26. In Roman eyes their behavior was disrespect of the highest order;
a. directed at the emperor it was treason;
b. directed at the Gods it was blasphemy;
c. Either way to be a Christian was a death sentence.
27. And yet Paul is writing to a group of people who had become Christians;
a. Many people must’ve wondered how they could do such a thing
b. they must have wondered why?
28. And maybe some of those people
a. were among those listening to today’s reading when it was first read in Rome.
i. Because to be a Christian was terrifying.
29. But no! Paul was saying;
a. to be a Christian is not to fear death;
b. it is already to be dead.
c. “Are you unaware, brothers and sisters that we who are baptized into Christ are baptized into his death?” says Paul in today’s second reading.
30. In other words, to be baptized is to accept that Jesus’ fate will be our own;
i. We will be rejected,
ii. we will be judged;
b. some will escape death at the hands of others,
i. but even then, we are already dead;
ii. dead to our families and our friends and anyone
iii. who cannot understand why and how we took that step and were baptized.
c. But Paul understood why;
i. WHY?! they believed in Jesus –
ii. in his message of a New World
iii. where the divisions and injustices of their world–
1. a world where they could be killed
a. simply because of what they believed in–
2. would be overcome.
31. How could they turn their backs on that hope? To do so would be to die.
32. IN Paul’s words they heard their own lives described – they were already dead;
a. but if nothing not even death could stop Jesus
i. then they did not need to be afraid;
1. for nothing not even death could stop them;
b. THAT is why they became Christians;
c. THAT is how they put their foot out on the tightropeof faith;
d. and stepped into the pool of baptism.
33. Philippe Petit Stayed out on that tightrope for almost 45 minutes, walking, bouncing laying down and rising up. When he was finally done and came across on to the second tower, he was promptly arrested. What he had done was a crime, punishable by a fine and or prison.
a. However, the judge, agreed to drop all changes if he did one thing;
34. put on a tightrope show for city children.
35. Petit was glad to do it; but truth be told he was not worried by the verdict; he had just faced his own death, walking across a wire between the twin towers; who cared what happened to him after that!?
36. I must admit I struggle to understand that sentiment.
a. I struggle to understand how he could step out on that wire.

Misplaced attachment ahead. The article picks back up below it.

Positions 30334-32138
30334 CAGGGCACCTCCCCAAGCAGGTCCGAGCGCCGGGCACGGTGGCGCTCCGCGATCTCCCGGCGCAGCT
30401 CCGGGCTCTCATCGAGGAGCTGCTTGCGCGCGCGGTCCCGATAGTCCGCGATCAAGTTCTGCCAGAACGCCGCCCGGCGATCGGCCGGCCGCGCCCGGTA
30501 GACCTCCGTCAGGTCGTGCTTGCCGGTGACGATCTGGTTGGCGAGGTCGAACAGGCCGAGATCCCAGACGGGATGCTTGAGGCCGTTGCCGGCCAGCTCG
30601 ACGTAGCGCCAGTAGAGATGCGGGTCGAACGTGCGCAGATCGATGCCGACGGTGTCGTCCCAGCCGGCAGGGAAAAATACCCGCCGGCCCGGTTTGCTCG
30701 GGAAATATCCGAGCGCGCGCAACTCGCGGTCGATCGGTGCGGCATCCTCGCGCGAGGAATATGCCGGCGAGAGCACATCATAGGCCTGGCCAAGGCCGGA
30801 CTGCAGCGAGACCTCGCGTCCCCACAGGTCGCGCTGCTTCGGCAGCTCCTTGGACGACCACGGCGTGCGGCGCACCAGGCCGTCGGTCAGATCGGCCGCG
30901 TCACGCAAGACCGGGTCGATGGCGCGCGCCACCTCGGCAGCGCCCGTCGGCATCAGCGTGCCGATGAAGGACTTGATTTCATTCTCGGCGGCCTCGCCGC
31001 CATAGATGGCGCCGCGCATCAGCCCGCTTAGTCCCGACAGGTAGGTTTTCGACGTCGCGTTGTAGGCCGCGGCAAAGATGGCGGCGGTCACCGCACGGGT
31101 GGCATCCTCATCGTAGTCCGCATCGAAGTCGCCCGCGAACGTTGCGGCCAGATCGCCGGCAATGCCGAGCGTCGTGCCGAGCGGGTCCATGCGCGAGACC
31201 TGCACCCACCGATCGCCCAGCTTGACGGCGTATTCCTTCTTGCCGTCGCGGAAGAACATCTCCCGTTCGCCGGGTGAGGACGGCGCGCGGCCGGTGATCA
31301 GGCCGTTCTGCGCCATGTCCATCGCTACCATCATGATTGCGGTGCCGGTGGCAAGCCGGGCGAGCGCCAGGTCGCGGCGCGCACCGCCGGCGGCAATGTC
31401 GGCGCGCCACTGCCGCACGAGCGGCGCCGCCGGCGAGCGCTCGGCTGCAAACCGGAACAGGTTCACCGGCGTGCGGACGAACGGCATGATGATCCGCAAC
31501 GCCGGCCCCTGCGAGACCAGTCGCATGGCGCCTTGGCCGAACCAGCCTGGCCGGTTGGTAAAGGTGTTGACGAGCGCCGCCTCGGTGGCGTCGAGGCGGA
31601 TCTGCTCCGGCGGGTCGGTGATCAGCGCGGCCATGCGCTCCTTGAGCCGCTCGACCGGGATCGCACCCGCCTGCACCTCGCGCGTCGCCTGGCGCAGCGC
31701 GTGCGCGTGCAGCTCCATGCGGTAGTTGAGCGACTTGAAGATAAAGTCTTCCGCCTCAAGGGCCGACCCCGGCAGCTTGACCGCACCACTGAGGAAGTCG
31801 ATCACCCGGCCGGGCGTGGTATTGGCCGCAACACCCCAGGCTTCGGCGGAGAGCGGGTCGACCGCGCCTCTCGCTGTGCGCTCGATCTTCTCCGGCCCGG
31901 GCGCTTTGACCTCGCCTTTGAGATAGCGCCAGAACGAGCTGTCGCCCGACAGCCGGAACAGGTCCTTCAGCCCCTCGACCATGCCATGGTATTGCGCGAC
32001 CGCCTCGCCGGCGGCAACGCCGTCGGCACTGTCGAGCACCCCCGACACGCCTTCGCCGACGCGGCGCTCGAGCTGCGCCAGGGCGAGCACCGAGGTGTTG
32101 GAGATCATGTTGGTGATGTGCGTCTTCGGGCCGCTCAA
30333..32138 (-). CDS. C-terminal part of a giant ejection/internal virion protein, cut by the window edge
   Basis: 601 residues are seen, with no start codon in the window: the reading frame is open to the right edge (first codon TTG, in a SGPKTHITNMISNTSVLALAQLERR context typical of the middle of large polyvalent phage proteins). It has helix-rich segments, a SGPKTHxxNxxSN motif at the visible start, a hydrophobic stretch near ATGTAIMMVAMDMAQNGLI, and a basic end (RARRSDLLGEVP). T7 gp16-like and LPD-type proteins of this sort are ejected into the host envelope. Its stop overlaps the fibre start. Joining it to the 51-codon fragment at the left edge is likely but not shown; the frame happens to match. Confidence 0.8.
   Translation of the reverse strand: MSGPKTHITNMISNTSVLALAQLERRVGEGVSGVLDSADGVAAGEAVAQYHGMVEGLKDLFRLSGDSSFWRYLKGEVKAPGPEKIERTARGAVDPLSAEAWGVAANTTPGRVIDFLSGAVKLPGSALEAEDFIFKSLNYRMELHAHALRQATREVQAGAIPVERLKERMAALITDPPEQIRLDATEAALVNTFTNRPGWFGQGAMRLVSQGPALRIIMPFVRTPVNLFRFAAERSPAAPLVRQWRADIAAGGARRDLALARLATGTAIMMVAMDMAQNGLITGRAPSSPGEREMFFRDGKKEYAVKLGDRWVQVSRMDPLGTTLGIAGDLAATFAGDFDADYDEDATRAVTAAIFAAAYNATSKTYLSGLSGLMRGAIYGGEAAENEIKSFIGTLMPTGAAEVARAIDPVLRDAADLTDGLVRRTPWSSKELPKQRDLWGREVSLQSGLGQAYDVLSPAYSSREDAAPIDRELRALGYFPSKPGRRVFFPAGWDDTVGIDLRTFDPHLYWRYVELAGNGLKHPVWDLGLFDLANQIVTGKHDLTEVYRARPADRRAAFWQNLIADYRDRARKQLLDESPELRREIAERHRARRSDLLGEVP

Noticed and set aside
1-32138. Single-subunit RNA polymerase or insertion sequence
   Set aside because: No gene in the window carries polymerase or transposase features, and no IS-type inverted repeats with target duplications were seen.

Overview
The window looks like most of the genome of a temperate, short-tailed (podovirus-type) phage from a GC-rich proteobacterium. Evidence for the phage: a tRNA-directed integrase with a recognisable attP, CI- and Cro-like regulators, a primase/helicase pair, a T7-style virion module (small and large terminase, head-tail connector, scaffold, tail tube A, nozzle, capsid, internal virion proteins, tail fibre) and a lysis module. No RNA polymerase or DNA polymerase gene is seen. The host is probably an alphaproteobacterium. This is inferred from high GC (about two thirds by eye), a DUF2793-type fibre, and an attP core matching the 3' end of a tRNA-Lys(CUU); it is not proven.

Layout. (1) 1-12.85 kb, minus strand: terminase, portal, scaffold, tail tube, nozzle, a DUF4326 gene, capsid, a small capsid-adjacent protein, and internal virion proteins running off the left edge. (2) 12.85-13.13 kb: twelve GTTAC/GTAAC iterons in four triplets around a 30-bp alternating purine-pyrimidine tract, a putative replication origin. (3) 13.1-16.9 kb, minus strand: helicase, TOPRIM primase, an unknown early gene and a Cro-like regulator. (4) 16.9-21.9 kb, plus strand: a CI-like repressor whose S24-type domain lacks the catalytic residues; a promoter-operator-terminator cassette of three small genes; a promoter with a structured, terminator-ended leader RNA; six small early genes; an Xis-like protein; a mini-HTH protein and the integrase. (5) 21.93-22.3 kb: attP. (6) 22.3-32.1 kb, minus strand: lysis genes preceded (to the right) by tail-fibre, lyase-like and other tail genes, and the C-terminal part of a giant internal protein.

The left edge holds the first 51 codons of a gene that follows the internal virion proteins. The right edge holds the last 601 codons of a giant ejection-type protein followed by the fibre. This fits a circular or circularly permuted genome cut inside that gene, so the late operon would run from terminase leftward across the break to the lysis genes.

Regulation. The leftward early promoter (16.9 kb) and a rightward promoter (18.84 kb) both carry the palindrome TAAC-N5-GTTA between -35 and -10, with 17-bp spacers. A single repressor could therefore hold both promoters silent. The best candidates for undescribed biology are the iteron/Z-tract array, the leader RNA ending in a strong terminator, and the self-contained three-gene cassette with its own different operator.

b. I struggle to understand why he would face his own death.
c. I struggle to understand Paul’s willingness to face his own death in baptism,
d. And how he says we do the same in ours
e. I struggle to understand how a few handfuls of water could be so deadly;
f. Or at least I did, before the past few months.
37. For now our baptismal fonts are empty; our holy water fonts, dry.
38. Hands, even empty hands have become possibilities for plague and disease.
39. We have retreated into our apartments, our homes, into our refrigerators and liquor cabinets;
40. We have been so afraid, just like those first Christians in Rome most have been; afraid to step out of our homes, andlive our lives.
41. And while it is important to be careful
42. and it is important to be prudent
43. It is also important not to be afraid;
a. for fear lames us,
b. it paralyzes us- it kills us!
c. if not literally then in terms of our relationships our communities and our lives. For a life lived in fear is not a life; it is a prison. It is a death sentence.
44. which is why it is so important to gather. It always has been. To sit together and not online at home. It always has been. To listen together and pray together, to come together around one altar and eat from the same plate and drink from the same cup; it always has been.
45. And while prudence and hygiene and good common sense have caused us to sit farther apart, wear masks be careful how we gather at the altar and how we receive communion, we dare not let fear stop us from doing these things altogether;
46. For as we begin the difficult and complex process
a. of restarting our economy
b. reopening our cities and
c. returning to our lives
d. We dare not forget Jesus’ own words
i. Repeated over and over in the Gospels:
ii. DO NOT BE AFRAID
e. And Paul tells us why;
i. because fear is a death sentence;
ii. it is the opposite of faith.
f. And he tells us how;
i. or at least how he and the first Christians did it.
ii. For they knew that if nothing not even death could stop Jesus;
1. then nothing not even death could stop them.
g. Knowing that;
h. facing that squarely,
i. enabled Paul to step out on the tightrope of faith.
1. And encourages us to do the same.